Swiss interdealer broker Tradition has poached a team from professional services group Duff & Phelps to build a new private markets business, as it looks to profit from a possible wave of fund restructurings amid tough economic conditions.
The Swiss-listed firm has hired managing director Dan Nolan, William Arnold and Maulik Patel as well as New York-based John Corley from Duff & Phelps’s secondary markets advisory unit for its new venture.
Tradition hopes to win business helping to restructure private equity funds whose portfolio companies run into financial trouble as economies struggle to rebound from the impact of the coronavirus pandemic. That may mean funds have to find ways to buy themselves more time to turn around firms in trouble, while also allowing investors who are desperate for their cash back to exit.
The firm, which specialises in broking over-the-counter financial and commodity products such as interest rate and natural gas derivatives, plans to build the private markets unit to about 15 people across London, Asia and the US by the middle of next year.
Secondary markets brokers help match investors wanting to get out of an illiquid private equity, real estate or hedge fund early with investors wanting to put money in. In the wake of the financial crisis the secondary market became an important way for some investors to access their cash locked up in illiquid funds, albeit at deep discounts.
Secondary market brokers can also help fund managers to restructure their funds, for instance by extending the life of a fund, creating new vehicles, running auctions to let investors sell their stakes or liquidating the portfolio.
Tradition’s move comes after a decade of expansion in the private equity industry. Funds have been snapping up companies in sectors such as hospitality, travel and retail, which are now among the most exposed to the economic damage caused by coronavirus. Private equity-backed buyout volumes have grown steadily to close to $500bn last year, according to Refinitiv.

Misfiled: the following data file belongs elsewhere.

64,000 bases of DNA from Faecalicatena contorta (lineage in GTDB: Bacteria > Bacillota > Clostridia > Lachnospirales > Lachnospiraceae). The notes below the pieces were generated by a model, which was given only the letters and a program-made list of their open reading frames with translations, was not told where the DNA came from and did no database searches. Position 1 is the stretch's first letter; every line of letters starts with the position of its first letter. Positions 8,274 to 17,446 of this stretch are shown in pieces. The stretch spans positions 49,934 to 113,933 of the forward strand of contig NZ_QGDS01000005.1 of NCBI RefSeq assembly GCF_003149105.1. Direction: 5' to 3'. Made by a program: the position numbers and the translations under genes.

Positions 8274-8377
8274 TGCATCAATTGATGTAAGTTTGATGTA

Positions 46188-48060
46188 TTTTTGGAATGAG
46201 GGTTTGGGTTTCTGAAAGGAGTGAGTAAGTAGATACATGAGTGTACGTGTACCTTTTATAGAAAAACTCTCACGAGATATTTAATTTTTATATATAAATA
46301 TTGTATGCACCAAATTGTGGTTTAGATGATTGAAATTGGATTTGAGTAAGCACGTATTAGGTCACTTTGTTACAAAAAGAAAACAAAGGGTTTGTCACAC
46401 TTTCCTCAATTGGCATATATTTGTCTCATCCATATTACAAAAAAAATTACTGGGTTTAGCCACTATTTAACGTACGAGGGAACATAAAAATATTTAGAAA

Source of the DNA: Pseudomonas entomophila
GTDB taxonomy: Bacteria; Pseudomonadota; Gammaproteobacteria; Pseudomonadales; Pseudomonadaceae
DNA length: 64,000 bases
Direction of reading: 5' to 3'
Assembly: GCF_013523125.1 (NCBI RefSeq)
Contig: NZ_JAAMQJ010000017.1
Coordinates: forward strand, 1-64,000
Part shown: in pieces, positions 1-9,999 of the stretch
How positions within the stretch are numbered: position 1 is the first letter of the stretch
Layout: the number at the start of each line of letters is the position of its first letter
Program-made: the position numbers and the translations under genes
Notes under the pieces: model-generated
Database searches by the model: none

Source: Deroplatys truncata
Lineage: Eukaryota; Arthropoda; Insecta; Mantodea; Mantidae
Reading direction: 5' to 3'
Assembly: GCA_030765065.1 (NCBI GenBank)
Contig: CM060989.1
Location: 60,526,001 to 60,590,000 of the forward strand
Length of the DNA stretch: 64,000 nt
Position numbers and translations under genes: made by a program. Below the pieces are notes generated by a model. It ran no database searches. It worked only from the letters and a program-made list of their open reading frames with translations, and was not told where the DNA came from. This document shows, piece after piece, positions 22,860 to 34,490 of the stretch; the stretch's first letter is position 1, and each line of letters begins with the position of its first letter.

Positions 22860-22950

Mr Nolan, who is now head of Tradition’s new private markets division, said some investors could face a cash shortfall as private equity funds find it harder to distribute cash because the companies they own are now performing poorly. This could persuade funds to restructure, for instance by creating vehicles to hold problem assets so they do not need to be sold immediately. This is a practice known as side-pocketing which was used by some hedge funds holding illiquid assets during the financial crisis.
“This will allow managers to inject additional capital into these assets over a longer timeframe without impacting the performance of the main fund,” said Mr Nolan, who has previously worked with Messrs Patel and Arnold at broker Tullett Prebon.
Source: Financial Times
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